AIS recently completed work on a complete revamp of the Texas Workforce Commission’s “Texas Reality Check” website. Texas Reality Check is an Internet-available, fully accessible, responsive, mobile-first and browser-agnostic design. This website was tested for accessibility, performance, vulnerability scans, and usability.


Texas Reality Check (TRC) is targeted at students on a statewide basis, ranging from middle school to high school (with some colleges and universities making use of the tool for “life skills” classes). The goal is to inspire students to think about occupations, and prepare for educational requirements so they can achieve the income level that meets their lifestyle expectations.

This tool walks students through different areas of life, on a step-by step-basis, identifying budgets associated with living essentials such as housing, transportation, food, clothing, etc. Students make selections and then calculate a corresponding monthly income that would afford the selections they make. From here, the students are directed to another page and connected to a database on careers and associated salaries.

However, the existing site was dated and in need of improvements in three core areas: UX, Accessibility, and overall performance. Here’s how AIS delivered:

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Because of our broad knowledge in building web applications, AIS decided to develop a prototype that highlights the features and capabilities of open standards for geospatial processing and data sharing through web applications.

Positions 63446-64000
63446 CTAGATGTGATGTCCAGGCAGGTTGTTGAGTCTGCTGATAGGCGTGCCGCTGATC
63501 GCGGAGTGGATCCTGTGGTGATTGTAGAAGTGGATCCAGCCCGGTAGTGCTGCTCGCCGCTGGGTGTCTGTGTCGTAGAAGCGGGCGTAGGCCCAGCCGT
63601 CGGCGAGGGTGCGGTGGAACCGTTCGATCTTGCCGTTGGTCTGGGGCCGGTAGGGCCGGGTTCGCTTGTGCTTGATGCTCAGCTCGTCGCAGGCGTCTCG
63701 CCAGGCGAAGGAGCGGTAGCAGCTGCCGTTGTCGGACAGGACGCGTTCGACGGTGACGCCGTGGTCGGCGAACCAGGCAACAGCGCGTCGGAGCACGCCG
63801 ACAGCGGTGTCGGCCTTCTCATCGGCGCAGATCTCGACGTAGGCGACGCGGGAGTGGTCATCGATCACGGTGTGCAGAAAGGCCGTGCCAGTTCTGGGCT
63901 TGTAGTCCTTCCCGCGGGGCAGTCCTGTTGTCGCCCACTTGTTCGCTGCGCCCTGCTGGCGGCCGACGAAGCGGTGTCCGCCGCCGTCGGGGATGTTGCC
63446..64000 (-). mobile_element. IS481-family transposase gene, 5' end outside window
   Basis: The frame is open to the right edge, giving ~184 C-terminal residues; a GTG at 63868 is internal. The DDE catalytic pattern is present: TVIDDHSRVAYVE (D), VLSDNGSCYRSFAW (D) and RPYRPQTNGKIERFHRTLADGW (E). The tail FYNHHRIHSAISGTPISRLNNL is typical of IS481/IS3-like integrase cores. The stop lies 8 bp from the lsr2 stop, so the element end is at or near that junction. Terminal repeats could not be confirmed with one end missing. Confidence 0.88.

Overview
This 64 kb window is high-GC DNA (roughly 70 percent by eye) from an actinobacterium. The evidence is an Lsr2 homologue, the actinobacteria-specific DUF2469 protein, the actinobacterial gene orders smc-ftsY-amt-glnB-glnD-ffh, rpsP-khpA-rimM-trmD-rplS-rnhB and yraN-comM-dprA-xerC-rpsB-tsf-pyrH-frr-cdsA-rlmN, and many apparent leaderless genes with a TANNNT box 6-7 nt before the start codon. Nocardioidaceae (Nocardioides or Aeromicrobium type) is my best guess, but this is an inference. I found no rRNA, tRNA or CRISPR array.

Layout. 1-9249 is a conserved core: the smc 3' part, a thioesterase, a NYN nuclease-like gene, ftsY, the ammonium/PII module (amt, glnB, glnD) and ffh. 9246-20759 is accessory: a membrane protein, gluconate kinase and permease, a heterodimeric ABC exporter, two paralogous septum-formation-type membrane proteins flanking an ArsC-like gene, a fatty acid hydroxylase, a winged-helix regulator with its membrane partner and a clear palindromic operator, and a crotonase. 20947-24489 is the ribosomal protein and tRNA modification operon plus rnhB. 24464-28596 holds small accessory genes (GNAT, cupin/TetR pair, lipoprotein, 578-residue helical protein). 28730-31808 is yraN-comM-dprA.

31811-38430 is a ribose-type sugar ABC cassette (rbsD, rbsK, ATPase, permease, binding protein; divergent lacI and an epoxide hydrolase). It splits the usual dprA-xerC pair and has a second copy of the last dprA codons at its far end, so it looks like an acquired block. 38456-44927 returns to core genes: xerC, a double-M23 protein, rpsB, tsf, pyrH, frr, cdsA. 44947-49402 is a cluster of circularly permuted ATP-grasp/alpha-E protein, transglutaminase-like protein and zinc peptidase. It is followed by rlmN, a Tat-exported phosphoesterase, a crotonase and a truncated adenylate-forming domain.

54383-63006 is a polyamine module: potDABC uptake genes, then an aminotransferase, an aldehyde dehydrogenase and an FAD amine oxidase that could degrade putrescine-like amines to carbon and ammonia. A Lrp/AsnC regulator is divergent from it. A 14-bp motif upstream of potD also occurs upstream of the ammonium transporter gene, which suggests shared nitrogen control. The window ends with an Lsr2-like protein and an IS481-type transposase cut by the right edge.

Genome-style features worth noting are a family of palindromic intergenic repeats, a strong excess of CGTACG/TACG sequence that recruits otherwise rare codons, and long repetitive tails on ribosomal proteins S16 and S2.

We chose the Visible Infrared Imaging Radiometer Suite (VIIRS) as our data source for the demonstration. VIIRS collects visible and infrared imagery and radiometric data for civil and military Earth monitoring. (The Day/Night Band (DNB) datasets available from NOAA’s Comprehensive Large Array-Data Stewardship System are not quite in the format we need for our application, since they are sensor data records stored within an HDF5 container.)

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Over the last couple months, I’ve been working on a SharePoint app in my spare time. The app, which is SharePoint hosted, requires site collection permissions and reaches back to the Host App to inspect lists and other objects to identify common issues that impact the performance of SharePoint.

One of the first things I struggled with, though, was how to access the data through the SharePoint Client Object Model in the Host Web. Every code sample out there just works with data within the app, and doesn’t try to go back to the Host Web to get the data. Since there is a security barrier between the app and the Host Web, you can’t access data in the Host Web through the client context of the app. You must retrieve the site through a special method in the SharePoint API called AppContextSite.

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